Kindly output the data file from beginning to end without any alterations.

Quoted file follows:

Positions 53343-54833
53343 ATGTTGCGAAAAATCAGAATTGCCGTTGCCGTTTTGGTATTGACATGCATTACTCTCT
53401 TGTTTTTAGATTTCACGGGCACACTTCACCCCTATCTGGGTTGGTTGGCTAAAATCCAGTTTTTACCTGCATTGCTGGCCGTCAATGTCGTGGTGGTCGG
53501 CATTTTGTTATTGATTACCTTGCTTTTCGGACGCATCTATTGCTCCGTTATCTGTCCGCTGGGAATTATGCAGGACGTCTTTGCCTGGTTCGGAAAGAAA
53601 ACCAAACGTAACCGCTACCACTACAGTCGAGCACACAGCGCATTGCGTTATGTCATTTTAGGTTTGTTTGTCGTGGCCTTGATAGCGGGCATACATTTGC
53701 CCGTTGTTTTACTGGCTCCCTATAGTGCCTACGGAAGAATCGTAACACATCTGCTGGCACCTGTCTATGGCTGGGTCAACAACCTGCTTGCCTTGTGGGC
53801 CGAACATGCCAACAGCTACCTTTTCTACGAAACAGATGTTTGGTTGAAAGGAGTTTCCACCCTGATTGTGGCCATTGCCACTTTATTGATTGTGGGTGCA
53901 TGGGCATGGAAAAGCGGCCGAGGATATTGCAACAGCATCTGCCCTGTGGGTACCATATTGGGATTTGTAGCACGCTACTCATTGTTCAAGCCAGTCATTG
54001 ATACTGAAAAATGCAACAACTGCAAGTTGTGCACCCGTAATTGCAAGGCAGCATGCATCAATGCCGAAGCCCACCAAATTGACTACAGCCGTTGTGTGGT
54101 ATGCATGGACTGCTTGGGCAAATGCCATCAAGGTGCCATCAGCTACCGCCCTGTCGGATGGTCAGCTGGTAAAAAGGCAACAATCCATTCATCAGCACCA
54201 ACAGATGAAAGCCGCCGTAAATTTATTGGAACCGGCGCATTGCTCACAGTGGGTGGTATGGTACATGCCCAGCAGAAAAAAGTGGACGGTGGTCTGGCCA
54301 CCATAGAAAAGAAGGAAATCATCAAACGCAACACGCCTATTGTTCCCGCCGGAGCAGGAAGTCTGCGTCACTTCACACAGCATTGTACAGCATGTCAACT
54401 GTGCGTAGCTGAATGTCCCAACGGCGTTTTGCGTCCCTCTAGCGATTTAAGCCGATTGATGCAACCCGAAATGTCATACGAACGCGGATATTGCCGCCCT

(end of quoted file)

Positions 53343-54833
53343 ATGTTGCGAAAAATCAGAATTGCCGTTGCCGTTTTGGTATTGACATGCATTACTCTCT
53401 TGTTTTTAGATTTCACGGGCACACTTCACCCCTATCTGGGTTGGTTGGCTAAAATCCAGTTTTTACCTGCATTGCTGGCCGTCAATGTCGTGGTGGTCGG
53501 CATTTTGTTATTGATTACCTTGCTTTTCGGACGCATCTATTGCTCCGTTATCTGTCCGCTGGGAATTATGCAGGACGTCTTTGCCTGGTTCGGAAAGAAA
53601 ACCAAACGTAACCGCTACCACTACAGTCGAGCACACAGCGCATTGCGTTATGTCATTTTAGGTTTGTTTGTCGTGGCCTTGATAGCGGGCATACATTTGC
53701 CCGTTGTTTTACTGGCTCCCTATAGTGCCTACGGAAGAATCGTAACACATCTGCTGGCACCTGTCTATGGCTGGGTCAACAACCTGCTTGCCTTGTGGGC
53801 CGAACATGCCAACAGCTACCTTTTCTACGAAACAGATGTTTGGTTGAAAGGAGTTTCCACCCTGATTGTGGCCATTGCCACTTTATTGATTGTGGGTGCA
53901 TGGGCATGGAAAAGCGGCCGAGGATATTGCAACAGCATCTGCCCTGTGGGTACCATATTGGGATTTGTAGCACGCTACTCATTGTTCAAGCCAGTCATTG
54001 ATACTGAAAAATGCAACAACTGCAAGTTGTGCACCCGTAATTGCAAGGCAGCATGCATCAATGCCGAAGCCCACCAAATTGACTACAGCCGTTGTGTGGT
54101 ATGCATGGACTGCTTGGGCAAATGCCATCAAGGTGCCATCAGCTACCGCCCTGTCGGATGGTCAGCTGGTAAAAAGGCAACAATCCATTCATCAGCACCA
54201 ACAGATGAAAGCCGCCGTAAATTTATTGGAACCGGCGCATTGCTCACAGTGGGTGGTATGGTACATGCCCAGCAGAAAAAAGTGGACGGTGGTCTGGCCA
54301 CCATAGAAAAGAAGGAAATCATCAAACGCAACACGCCTATTGTTCCCGCCGGAGCAGGAAGTCTGCGTCACTTCACACAGCATTGTACAGCATGTCAACT
54401 GTGCGTAGCTGAATGTCCCAACGGCGTTTTGCGTCCCTCTAGCGATTTAAGCCGATTGATGCAACCCGAAATGTCATACGAACGCGGATATTGCCGCCCT